Mon, 06 Oct 2014 11:35:52 GMT
Gérard Pires’ legendary, James Bond-style ‘Bombardier’ spot for the Peugeot 205 GTI is legendary. Well the legend hath returned. BETC and Havas Düsseldorf recently teamed up with WIZZdesign directing collective Andy’s to bring to life a 21st century successor to Pires’ 1980s classic. Created for the Peugeot 208 GTI, the spot opens with footage of the original before the 208 pulls into shot and Andy’s work takes centre stage. And the catch? Not one car, plane, helicopter or even landscape was shot during the making of the campaign. In fact, around 90 per cent of the film was captured in 3D, photo real animation by Andy’s. Just vehicle interiors and the actors were filmed on green-screen and then added in post production to the 3D scenes. LBB’s Addison Capper spoke with Andy’s and producer Matthieu Poirier to talk technicalities around producing photo real animation, and why it was essential to produce Bombardier’s successor in this way.
NB: Check out a new making of film about halfway down the page. (You can turn English subtitles on.)
LBB> Why did the brief initially appeal to you?
A&MP> We got to make the successor to a legend!
LBB> The spot is a rebirth of Peugeot’s famous Bombardier film. What techniques did you use to keep that old school ‘Bond’ feeling but still make it fresh?
A&MP> The main idea of the campaign was to create a spot as a homage to the film directed by Gérard Pires for 205 GTi Peugeot in the '80s. We had to imagine a new version that kept the mood and the feeling of the previous film, which was very epic to the audience at that time. We focused on the direction (storytelling, acting, styling) to make the new film current and fresh. We kept the same overall outline of the old 205 spot, but we updated the approach for a 2014 campaign.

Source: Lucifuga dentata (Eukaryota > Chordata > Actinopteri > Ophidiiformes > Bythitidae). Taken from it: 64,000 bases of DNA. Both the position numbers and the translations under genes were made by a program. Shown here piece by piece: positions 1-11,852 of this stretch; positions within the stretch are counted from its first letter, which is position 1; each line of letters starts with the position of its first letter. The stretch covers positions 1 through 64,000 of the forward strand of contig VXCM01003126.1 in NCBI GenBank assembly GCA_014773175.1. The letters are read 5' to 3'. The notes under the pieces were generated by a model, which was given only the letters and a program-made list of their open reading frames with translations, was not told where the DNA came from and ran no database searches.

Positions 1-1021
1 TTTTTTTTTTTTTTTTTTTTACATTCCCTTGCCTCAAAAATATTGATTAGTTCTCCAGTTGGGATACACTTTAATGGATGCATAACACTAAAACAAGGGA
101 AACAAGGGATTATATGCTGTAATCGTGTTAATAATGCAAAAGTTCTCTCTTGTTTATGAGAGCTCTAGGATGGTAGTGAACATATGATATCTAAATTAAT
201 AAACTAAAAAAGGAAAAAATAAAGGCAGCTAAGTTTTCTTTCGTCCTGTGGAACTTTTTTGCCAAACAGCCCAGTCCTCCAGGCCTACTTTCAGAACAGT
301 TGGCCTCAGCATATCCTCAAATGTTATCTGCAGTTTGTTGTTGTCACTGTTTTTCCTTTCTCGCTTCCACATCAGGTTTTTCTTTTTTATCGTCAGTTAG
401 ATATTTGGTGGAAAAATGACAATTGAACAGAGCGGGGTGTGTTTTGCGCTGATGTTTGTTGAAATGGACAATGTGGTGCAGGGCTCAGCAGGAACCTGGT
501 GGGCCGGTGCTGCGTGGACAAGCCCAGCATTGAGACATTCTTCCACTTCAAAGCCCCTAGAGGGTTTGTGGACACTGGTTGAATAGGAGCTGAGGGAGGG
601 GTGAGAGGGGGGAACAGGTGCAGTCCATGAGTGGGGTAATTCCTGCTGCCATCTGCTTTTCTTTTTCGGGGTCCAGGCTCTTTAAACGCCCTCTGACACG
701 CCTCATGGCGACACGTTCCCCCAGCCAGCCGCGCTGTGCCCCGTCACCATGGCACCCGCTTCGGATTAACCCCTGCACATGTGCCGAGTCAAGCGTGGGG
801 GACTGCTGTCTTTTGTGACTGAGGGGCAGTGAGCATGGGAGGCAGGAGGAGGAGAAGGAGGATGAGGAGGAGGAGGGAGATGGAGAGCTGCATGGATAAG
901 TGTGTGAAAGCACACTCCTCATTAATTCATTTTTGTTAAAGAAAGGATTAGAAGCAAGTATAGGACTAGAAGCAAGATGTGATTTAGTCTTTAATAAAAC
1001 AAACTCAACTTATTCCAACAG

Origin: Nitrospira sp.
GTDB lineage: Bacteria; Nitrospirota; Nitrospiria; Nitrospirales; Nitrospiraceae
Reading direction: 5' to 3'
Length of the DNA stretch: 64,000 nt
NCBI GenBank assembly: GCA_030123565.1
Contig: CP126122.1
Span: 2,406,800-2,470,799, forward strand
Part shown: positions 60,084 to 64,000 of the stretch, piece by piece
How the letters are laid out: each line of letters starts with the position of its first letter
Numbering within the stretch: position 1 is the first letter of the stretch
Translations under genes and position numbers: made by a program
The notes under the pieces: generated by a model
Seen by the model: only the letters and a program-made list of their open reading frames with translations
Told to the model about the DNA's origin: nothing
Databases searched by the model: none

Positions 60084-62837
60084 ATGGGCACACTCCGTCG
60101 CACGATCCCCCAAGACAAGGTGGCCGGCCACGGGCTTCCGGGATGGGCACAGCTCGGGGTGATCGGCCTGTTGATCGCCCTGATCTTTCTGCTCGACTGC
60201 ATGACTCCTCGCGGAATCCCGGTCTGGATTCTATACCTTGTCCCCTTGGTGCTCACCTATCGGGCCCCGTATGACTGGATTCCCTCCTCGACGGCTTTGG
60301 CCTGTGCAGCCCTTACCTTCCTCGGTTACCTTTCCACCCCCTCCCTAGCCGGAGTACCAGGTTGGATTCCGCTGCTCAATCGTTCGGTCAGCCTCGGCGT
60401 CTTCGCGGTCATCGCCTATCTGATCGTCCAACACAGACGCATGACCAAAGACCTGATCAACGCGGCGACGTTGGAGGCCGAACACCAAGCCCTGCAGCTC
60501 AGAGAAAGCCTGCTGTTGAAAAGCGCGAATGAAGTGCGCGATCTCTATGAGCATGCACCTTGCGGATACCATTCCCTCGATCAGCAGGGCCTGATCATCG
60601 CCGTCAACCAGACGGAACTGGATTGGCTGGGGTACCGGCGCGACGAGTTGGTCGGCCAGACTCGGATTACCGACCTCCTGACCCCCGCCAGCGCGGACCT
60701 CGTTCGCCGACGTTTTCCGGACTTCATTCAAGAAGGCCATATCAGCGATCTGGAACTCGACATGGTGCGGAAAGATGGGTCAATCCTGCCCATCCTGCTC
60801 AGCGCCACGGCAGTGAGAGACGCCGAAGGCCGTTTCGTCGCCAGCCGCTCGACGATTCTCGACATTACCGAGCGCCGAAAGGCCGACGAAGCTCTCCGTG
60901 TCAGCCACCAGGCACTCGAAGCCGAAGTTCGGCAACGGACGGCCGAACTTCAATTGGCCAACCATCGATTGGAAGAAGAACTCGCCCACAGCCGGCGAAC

We always made sure to stage things in a way that could be possible in live action. It was really important for us to use camera movements that were achievable in reality to make sure the images were credible. Every time we were placing the camera in 3D, even if we were completely free, we always put it where it would be if we were shooting it (on a dolly track, from a helicopter, on a crane).
LBB> Not one vehicle or landscape was captured for the film - it’s all 3D animation I believe? Why was that the most suitable route to take?
A&MP> It's true that we built everything in CGI. The elements that we injected into the script were very complex to shoot, almost impossible actually. If we did shoot it, CGI would have been necessary to combine the footage. For starters, we made this spot during summer, which is not the best time to find snow. And we would've had to synchronise the stunts with an aircraft, the Peugeot 208GTi and a helicopter, as well as destroy a frozen lake, and the helicopter. Needless to say this film would have been very different if we had to do it exactly like the '80s campaign.
LBB> How do you go about producing photo-real images in that way?